Wednesday, May 26, 2010

The Other California: An Enigmatic Gorge, the West Walker River Canyon

The West Walker River Gorge

Rivers used to be such simple things. I learned it in third grade. Water evaporated out of the ocean, fell on the mountains as rain or snow, and carved a canyon on the way to the sea. And then I found out it wasn't quite that straightforward. With a few exceptions (like rapidly growing volcanoes), mountains don't suddenly appear and then start eroding. Erosion is going on all the time the mountains are rising. And then one finds that few rivers are simple: they do strange things sometimes, like flowing right through mountain ranges. Or changing directions in illogical ways. Lots of rivers in my corner of the world just end, in the middle of the desert, or on the floor of my Central Valley. Some, especially in limestone country, disappear unexpectedly and then reappear somewhere else.
West Walker River Gorge from GoogleEarth, north at top

And so it is with one of my favorite rivers, the West Walker in the Eastern Sierra Nevada. I started my brief exploration last time at the headwaters of the river, where the glaciers had sculpted the river canyon. The valley was wide and open and the river meandered across open meadows for the most part. But near the junction of Highways 108 and 395, the character of the canyon abruptly changes. It plunges into a deep declivity, and in the next 12 miles it quite literally cuts through a mountain. It then flows into the wide fault graben of Antelope Valley and eventually crosses two more mountain ranges in Nevada before ending in the salty waters of Walker Lake.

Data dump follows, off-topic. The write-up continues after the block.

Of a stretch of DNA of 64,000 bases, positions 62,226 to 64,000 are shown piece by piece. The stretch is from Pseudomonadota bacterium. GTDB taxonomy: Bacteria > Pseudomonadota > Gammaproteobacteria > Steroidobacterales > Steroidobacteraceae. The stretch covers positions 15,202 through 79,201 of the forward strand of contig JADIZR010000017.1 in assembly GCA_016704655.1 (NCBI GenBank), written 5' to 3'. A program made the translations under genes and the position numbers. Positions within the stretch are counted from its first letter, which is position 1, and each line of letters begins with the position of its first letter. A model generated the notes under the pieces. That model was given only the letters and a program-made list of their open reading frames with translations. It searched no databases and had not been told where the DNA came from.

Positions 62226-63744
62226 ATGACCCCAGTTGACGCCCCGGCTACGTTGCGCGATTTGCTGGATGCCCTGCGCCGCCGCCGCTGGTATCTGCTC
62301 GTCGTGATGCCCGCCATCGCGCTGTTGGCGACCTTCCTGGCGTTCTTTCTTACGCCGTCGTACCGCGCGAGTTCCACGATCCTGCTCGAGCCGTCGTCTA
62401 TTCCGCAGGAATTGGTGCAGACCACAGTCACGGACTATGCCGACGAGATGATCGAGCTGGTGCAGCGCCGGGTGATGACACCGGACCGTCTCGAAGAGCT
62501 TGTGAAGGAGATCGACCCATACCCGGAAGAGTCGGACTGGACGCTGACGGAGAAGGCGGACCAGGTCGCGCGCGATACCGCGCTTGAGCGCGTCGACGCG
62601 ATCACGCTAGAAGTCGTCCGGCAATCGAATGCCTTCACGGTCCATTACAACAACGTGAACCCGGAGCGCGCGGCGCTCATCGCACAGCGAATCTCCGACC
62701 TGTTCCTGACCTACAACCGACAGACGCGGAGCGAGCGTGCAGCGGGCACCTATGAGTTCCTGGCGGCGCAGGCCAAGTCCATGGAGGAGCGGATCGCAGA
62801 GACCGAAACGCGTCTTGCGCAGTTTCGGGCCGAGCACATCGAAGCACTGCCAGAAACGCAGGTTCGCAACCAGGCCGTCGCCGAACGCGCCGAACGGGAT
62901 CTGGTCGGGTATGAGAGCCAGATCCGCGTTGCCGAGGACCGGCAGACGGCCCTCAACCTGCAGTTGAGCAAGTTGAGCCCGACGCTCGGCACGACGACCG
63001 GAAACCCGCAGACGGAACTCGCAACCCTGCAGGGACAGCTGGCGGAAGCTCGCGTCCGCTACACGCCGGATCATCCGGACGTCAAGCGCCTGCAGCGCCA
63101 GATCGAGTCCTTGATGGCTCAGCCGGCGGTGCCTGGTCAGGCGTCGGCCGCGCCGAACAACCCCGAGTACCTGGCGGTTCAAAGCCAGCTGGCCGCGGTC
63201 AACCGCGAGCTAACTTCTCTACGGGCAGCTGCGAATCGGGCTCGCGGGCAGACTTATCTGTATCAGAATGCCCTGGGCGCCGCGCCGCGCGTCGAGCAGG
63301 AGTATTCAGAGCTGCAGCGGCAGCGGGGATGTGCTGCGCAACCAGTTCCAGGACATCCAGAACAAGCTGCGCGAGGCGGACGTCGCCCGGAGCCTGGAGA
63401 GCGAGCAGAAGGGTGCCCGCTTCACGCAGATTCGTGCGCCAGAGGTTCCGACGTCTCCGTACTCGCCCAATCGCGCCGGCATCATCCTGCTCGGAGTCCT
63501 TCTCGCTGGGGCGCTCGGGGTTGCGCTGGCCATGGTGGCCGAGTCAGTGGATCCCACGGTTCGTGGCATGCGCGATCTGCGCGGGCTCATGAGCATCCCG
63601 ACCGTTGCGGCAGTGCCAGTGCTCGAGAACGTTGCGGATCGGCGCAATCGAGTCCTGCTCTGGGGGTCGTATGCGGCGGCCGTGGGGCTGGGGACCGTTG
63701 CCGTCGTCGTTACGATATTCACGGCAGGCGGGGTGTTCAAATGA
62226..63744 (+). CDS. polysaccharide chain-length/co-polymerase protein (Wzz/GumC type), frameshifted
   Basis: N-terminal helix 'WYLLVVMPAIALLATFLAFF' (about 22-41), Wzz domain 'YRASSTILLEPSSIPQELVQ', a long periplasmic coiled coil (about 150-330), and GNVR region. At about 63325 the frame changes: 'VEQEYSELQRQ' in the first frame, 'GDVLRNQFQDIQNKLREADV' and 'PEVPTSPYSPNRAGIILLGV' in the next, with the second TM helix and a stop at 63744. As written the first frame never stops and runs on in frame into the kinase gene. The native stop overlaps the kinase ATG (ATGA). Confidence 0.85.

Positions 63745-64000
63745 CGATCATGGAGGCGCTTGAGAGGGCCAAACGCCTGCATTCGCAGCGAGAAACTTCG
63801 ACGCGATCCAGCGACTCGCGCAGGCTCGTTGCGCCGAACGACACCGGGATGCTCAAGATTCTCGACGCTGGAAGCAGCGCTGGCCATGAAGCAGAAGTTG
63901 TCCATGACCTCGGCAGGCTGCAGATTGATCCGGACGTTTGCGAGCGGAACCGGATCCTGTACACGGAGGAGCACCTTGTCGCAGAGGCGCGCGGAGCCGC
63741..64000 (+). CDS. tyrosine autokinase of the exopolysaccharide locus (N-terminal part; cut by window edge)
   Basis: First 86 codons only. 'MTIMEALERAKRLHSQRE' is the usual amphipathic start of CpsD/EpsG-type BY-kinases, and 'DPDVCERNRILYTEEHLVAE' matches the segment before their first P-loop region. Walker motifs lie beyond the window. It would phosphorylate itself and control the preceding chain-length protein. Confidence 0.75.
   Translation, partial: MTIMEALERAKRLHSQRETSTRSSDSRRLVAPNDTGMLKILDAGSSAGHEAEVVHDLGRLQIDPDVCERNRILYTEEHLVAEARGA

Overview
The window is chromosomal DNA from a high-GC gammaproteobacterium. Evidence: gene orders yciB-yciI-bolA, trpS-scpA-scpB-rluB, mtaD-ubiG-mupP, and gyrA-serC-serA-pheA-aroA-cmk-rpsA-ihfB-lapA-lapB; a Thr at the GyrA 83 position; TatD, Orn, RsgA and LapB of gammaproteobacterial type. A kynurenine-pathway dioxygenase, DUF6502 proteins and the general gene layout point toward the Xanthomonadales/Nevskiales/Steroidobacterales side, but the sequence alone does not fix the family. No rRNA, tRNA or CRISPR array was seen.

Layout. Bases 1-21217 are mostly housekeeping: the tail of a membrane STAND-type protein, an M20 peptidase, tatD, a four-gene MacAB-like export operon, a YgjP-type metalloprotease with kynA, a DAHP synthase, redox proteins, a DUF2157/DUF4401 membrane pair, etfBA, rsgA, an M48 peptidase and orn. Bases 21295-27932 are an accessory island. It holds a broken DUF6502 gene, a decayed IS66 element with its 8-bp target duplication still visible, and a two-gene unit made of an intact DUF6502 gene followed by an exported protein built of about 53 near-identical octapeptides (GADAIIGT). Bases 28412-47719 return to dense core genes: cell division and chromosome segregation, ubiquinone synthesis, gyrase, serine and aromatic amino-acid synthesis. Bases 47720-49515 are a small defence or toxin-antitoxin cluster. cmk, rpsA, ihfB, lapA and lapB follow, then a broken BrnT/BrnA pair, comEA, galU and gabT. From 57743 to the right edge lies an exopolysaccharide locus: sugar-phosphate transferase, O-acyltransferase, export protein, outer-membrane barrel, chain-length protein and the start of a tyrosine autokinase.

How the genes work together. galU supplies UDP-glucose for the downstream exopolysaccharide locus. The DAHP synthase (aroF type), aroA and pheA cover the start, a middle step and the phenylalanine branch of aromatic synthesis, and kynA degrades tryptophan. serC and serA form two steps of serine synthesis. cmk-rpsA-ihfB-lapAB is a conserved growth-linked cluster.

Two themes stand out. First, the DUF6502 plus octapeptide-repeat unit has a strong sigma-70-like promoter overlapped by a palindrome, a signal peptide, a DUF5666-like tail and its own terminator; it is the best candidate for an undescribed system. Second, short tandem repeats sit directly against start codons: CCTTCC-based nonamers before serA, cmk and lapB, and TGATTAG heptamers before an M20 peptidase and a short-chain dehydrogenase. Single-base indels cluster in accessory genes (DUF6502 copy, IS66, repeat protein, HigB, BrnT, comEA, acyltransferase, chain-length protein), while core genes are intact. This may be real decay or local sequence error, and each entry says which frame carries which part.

How can a river cross a mountain range? There are several ways: the river may have been present before the mountain range, and as the mountain range rose, the river cut downwards, keeping up (down?) with the uplift (an antecedent stream). Or the mountains were originally buried under sediment, and a river flowing across the sediment quarried it away, exposing the mountains underneath (a superposed stream). One river can cut into a mountain range by way of headward erosion, eventually breaching the range and capturing a river on the other side (stream piracy). Or something exotic, like the river flowing under the mountain through caverns, where the caverns eventually grew and collapsed, forming a valley (sounds weird, but each of the last two have been seriously suggested as an origin for the Grand Canyon).
Large landslide in upper West Walker River gorge

So what happened to form the West Walker River gorge between Sonora Junction and Antelope Valley? It is a geologically young valley compared to the relatively gentle erosional surfaces that surround it. There are odd abandoned drainages here and there, and pirated stream channels. The orientation of the river seems most strongly influenced by both glacial activity and fault movements. Faults in the region have a strong north-south orientation and recent activity is clearly indicated by late Pleistocene or Holocene scarps at Sonora Junction and Antelope Valley at either end of the gorge. Any possible recent activity in the gorge itself has been obscured by erosion and slope wash, so the precise role of faulting is difficult to discern. The west canyon wall is generally higher than the east wall, so faulting very well may have guided the location of the river.